Lecture

In our last segment we looked at the question, Is Revelation too difficult for me to understand? And again, like any other New Testament book, we need to ask, What did the author intend? What most likely did the first readers understand? We need to understand it in light of its historical context like we do any other book. And especially with Revelation, there’s probably more of a need because it’s such a unique book; and because of some of the complexities, we need to rely on good commentaries that serve as our teachers, our instructors, our companions in reading Revelation.

Another question I often hear is, “Isn’t Revelation just a depressing book about doom and gloom?” I heard someone raise that question just the other day. The impression Revelation sometimes gives is that because of all the judgment scenes—the three series of judgments, the three series of sevens: the seven seals, the seven trumpets, the seven bowls; the pictures of end-time judgment with Christ coming back as a rider on a white horse and slaying the nations; and visions of fire and brimstone and other things—all these can leave some with the impression that Revelation is indeed just a doom and gloom book that’s depressing to read.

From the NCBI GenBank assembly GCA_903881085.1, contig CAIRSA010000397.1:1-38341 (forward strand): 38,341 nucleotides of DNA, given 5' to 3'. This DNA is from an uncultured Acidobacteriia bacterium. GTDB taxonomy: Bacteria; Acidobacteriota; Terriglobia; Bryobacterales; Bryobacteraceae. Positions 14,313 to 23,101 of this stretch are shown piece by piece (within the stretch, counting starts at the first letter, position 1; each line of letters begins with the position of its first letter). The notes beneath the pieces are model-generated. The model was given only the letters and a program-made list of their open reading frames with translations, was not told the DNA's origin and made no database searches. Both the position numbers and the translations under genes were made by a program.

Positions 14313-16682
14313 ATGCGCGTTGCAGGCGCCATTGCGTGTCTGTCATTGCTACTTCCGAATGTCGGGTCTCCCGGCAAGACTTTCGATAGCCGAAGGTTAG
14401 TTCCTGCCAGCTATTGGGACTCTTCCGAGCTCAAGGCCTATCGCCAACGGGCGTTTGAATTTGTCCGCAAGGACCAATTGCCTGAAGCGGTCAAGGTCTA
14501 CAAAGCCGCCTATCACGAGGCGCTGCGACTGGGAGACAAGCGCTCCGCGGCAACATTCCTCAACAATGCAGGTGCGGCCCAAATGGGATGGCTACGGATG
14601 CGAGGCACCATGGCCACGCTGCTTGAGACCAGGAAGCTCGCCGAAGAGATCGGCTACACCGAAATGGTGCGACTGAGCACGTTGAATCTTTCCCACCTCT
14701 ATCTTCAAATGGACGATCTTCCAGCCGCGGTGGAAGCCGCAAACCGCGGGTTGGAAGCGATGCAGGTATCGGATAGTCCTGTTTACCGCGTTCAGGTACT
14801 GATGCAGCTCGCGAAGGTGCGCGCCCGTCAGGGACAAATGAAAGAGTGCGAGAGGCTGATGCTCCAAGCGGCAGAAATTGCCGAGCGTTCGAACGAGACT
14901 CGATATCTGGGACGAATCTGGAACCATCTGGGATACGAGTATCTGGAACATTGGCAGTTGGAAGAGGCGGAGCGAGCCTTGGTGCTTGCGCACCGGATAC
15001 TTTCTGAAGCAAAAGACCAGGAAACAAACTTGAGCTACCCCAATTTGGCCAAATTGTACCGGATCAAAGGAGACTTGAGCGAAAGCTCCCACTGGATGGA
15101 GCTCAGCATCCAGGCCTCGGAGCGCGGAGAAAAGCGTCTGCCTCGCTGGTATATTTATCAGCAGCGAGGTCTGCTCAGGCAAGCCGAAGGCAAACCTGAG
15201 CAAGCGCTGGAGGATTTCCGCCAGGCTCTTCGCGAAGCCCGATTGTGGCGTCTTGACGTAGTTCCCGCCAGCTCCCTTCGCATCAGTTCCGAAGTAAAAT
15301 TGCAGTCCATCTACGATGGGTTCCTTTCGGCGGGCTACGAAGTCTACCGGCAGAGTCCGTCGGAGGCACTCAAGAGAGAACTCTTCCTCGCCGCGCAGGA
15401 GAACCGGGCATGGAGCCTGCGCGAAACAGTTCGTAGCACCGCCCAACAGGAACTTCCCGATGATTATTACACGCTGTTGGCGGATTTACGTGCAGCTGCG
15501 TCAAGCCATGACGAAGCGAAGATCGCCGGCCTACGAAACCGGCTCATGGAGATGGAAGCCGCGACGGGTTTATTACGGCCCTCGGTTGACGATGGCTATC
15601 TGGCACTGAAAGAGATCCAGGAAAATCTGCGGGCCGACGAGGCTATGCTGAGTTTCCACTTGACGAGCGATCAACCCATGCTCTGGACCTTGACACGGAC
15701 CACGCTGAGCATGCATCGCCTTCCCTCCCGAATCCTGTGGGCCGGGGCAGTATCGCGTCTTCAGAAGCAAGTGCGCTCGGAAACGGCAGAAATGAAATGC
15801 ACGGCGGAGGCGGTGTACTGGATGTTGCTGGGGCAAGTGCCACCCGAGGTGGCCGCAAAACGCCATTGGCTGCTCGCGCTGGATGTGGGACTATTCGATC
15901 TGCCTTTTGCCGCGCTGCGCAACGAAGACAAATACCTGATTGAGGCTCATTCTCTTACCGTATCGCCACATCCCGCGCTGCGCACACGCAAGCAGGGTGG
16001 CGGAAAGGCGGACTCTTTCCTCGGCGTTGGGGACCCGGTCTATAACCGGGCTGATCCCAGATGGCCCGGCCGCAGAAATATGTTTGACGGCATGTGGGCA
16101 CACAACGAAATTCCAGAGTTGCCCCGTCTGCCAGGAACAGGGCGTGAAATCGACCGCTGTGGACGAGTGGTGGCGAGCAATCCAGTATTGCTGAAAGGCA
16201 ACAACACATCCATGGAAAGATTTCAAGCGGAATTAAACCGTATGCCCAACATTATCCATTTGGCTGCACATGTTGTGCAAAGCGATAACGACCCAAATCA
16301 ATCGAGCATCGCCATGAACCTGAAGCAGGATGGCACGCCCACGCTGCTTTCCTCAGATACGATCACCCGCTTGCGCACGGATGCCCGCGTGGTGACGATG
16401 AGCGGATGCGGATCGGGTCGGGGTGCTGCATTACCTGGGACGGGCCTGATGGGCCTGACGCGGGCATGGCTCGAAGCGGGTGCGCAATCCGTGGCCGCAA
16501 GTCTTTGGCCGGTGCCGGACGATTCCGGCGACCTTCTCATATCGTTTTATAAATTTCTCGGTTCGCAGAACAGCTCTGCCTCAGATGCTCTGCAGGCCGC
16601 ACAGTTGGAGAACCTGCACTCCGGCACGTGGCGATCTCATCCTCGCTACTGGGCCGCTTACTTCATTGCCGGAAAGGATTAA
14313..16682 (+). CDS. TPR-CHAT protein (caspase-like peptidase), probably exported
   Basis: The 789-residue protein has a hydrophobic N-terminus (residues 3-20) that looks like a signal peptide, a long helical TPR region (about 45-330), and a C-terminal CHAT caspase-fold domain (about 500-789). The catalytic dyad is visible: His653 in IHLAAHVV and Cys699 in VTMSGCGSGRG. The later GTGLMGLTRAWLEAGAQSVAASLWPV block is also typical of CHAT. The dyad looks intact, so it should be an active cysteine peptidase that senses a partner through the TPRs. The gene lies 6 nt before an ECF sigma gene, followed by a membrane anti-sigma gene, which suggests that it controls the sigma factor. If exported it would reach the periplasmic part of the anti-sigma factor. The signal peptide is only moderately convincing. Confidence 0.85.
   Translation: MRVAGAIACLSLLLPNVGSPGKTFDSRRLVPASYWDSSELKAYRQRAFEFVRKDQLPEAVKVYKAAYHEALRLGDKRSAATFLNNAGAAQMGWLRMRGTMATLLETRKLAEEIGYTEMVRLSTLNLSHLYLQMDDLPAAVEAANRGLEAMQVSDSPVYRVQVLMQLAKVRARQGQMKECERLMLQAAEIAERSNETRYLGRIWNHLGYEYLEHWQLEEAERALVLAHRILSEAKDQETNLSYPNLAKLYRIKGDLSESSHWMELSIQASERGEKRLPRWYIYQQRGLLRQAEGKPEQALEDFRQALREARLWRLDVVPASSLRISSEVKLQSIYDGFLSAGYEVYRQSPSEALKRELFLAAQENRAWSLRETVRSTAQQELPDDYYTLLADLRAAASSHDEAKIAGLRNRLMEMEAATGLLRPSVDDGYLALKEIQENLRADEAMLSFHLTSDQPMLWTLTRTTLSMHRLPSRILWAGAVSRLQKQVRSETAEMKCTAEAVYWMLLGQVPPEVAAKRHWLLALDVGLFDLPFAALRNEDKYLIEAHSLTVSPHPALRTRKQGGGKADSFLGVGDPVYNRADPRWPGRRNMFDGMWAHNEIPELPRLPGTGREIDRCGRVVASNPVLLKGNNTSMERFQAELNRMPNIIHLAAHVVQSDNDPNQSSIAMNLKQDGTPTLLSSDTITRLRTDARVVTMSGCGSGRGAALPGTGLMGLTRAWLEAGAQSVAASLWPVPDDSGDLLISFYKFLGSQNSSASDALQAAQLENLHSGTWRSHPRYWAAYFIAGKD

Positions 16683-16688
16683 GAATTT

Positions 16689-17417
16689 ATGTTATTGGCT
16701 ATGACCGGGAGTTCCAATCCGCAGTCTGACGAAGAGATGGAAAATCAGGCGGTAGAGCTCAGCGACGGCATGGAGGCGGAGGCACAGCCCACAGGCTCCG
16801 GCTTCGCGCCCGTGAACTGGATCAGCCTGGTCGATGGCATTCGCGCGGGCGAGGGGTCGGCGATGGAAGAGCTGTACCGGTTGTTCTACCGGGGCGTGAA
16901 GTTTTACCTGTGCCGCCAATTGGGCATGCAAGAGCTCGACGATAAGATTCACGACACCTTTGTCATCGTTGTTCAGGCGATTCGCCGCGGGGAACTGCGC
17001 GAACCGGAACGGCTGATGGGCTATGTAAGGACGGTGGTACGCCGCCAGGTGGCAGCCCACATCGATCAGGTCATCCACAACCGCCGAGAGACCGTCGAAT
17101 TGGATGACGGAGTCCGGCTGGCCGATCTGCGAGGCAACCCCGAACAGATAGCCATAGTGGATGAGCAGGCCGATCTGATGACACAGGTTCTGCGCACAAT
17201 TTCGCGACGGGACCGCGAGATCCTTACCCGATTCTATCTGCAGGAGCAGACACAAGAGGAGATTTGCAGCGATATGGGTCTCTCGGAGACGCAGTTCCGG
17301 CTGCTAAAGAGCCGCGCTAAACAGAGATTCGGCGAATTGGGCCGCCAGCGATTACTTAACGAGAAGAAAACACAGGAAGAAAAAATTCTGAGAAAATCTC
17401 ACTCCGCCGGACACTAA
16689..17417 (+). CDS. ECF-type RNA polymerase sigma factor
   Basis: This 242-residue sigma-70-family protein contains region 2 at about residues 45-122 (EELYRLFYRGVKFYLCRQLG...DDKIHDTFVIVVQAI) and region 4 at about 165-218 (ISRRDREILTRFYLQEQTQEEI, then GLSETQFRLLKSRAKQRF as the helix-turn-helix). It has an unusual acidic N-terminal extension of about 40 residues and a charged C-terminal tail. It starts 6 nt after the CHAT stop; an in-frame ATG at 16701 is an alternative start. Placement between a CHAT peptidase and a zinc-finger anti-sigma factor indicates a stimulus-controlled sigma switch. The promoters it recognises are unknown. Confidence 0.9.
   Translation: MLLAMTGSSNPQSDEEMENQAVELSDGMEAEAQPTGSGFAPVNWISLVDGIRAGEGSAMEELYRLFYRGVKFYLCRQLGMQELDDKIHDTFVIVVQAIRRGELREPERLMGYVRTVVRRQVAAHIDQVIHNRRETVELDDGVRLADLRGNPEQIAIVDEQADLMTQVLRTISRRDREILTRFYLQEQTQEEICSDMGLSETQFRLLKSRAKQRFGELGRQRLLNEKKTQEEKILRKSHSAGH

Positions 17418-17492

However, that would be to miss the focus of the book. As we’ve already seen, Revelation tells us a lot about the character of God and of the person of Jesus Christ. It actually begins in chapters 4 and 5 with this beautiful vision, not of judgment going on in earth, but this heavenly vision of all of heaven bowing down and worshiping God, who is seated on the throne, and worshiping the Lamb. It describes God in majestic terms as the one who is “Holy, holy, holy,” and that the angelic beings bow down and sing to Him. It portrays God as eternal, in control of all things, and seated above all things. It portrays Jesus Christ as the one who has redeemed us, who has stooped down to earth and redeemed His people from their sins.